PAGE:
As far back as 2015, major companies like Sony and Intel have sought to crowdsource efforts to secure their systems and applications through the San Francisco startup HackerOne. Through the “bug bounty” program offered by the company, hackers once viewed as a nuisance—or worse, as criminals—can identify security vulnerabilities and get paid for their work.
On Tuesday, HackerOne published a wealth of anonymized data to underscore not only the breadth of its own program but highlight the leading types of bugs discovered by its virtual army of hackers who’ve reaped financial rewards through the program. Some $42 million has been paid out so far with regards to the top 10 most rewarded types of security weakness alone, according to the company.
HackerOne markets the bounty program as a means to safely mimic an authentic kind of global threat. “It’s one of the best defences you can have against what you’re actually protecting against,” said Miju Han, HackerOne’s director of product management. “There are a lot of security tools out there that have theoretically risks—and we definitely endorse those tools as well. But what we really have in bug bounty programs is a real-world security risk.”
The program, of course, has its own limitations. Participants have the ability to define the scope of engagement and in some cases—as with the U.S. Defence Department, a “hackable target”—place limits on which systems and methods are authorised under the program. Criminal hackers and foreign adversaries are, of course, not bound by such rules.
“Bug bounties can be a helpful tool if you’ve already invested in your own security prevention and detection,” said Katie Moussouris, CEO of Luta Security, “in terms of secure development if you publish code, or secure vulnerability management if your organisation is mostly just trying to keep up with patching existing infrastructure.”
“It isn’t suitable to replace your own preventative measures, nor can it replace penetration testing,” she said.
Not surprisingly, HackerOne’s data shows that overwhelmingly cross-site scripting (XSS) attacks—in which malicious scripts are injected into otherwise trusted sites—remain the top vulnerability reported through the program. Of the top 10 types of bugs reported, XSS makes up 27 per cent. No other type of bug comes close. Through HackerOne, some $11 million has been paid out to address XSS vulnerabilities alone.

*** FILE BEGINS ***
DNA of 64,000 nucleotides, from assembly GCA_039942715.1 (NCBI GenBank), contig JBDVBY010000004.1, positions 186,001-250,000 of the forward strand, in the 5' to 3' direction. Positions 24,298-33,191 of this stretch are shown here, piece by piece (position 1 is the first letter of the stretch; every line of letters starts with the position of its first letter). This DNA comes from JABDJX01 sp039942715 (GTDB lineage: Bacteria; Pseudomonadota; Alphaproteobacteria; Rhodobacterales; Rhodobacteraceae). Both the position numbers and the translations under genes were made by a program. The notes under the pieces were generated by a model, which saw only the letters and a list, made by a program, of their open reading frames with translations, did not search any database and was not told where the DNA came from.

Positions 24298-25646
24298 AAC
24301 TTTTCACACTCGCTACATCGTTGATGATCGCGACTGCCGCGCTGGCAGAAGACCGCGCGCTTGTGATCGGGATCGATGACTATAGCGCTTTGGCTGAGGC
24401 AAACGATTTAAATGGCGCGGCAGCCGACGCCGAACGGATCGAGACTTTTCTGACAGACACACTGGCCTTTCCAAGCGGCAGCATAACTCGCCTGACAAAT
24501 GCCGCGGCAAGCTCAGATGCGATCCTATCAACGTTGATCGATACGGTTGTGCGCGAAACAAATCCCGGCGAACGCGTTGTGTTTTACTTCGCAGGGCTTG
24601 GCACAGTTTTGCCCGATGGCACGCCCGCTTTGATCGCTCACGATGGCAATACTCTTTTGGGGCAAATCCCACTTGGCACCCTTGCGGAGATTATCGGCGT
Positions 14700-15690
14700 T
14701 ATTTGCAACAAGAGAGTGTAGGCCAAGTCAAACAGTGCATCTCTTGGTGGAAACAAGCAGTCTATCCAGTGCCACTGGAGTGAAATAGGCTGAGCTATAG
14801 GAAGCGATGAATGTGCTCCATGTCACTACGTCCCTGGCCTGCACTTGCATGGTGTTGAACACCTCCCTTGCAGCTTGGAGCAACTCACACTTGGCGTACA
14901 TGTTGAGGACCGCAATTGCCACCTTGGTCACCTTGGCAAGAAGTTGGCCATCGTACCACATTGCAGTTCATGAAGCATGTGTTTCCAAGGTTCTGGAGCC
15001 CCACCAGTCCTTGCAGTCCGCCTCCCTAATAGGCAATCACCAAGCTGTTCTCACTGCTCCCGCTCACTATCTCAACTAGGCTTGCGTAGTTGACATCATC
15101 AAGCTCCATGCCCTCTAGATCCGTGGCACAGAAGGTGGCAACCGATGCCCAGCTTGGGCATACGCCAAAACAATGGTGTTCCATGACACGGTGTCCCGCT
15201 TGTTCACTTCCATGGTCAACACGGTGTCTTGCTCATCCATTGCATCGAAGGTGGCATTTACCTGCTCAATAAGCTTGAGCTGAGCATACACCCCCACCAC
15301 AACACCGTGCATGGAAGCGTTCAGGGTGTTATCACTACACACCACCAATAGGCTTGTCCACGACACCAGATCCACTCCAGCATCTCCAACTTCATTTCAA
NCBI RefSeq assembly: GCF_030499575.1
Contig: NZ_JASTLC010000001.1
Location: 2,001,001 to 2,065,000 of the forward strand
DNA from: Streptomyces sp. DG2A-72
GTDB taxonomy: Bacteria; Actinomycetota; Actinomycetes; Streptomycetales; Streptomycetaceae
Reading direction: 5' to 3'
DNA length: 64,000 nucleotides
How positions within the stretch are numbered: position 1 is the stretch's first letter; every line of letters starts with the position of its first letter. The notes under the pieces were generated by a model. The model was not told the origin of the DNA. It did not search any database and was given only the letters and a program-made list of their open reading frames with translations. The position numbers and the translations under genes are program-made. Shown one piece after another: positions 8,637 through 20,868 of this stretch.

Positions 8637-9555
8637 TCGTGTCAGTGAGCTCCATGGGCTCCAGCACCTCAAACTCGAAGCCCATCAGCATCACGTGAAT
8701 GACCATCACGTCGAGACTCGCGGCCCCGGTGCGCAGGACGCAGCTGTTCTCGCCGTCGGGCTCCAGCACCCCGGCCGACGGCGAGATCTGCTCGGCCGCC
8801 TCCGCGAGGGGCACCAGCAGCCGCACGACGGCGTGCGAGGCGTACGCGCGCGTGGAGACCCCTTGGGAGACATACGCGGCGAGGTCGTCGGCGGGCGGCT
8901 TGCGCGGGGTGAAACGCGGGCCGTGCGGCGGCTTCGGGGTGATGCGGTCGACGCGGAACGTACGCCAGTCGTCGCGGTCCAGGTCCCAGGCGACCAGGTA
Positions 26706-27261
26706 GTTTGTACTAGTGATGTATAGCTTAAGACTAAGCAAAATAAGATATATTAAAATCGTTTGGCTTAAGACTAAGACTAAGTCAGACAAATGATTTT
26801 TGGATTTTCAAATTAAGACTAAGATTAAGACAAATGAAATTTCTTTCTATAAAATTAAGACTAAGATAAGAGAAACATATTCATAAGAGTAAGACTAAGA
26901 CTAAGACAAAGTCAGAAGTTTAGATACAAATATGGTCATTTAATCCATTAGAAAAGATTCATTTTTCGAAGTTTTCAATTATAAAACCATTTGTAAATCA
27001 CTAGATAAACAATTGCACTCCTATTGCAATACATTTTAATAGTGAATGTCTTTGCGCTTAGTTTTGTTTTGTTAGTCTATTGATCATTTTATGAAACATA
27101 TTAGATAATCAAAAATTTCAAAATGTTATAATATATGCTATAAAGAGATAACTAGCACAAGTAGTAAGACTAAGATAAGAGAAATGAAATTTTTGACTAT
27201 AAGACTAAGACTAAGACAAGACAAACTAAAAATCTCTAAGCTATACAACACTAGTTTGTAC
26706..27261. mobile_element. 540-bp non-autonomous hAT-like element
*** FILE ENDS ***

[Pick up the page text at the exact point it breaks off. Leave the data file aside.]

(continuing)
Cloud migration has also led to a rise in exploits such as server-side request forgery (SSRF). “The attacker can supply or modify a URL which the code running on the server will read or submit data to, and by carefully selecting the URLs, the attacker may be able to read server configuration such as AWS metadata, connect to internal services like http-enabled databases or perform post requests towards internal services which are not intended to be exposed,” HackerOne said.
Currently, SSRF makes up only 5.9 per cent of the top bugs reported. Nevertheless, the company says, these server-side exploits are trending upward as more and more companies find homes in the cloud.
Other top bounties include a range of code injection exploits or misconfigurations that allow improper access to systems that should be locked down. Companies have paid out over $2 million alone to address improper access control.
“Companies that pay more for bounties are definitely more attractive to hackers, especially more attractive to top hackers,” Han said. “But we know that bounties paid out are not the only motivation. Hackers like to hack companies that they like using, or that are located in their country.” In other words, even though a company is spending more money to pay hackers to find bugs, it doesn’t necessarily mean that they have more security.
“Another factor is how fast a company is changing,” she said. “If a company is developing very rapidly and expanding and growing, even if they pay a lot of bounties, if they’re changing up their code base a lot, then that means they are not necessary as secure.”
According to an article this year in TechRepublic, some 300,000 hackers are currently signed up with HackerOne; though only 1-in-10 have reportedly claimed a bounty. The best of them, a group of roughly 100 hackers, have earned over $143,654. Only a couple of elite hackers have attained the highest-paying ranks of the program, reaping rewards close to, or in excess of, $1 million.
View a full breakdown of HackerOne’s “most impactful and rewarded” vulnerability types here.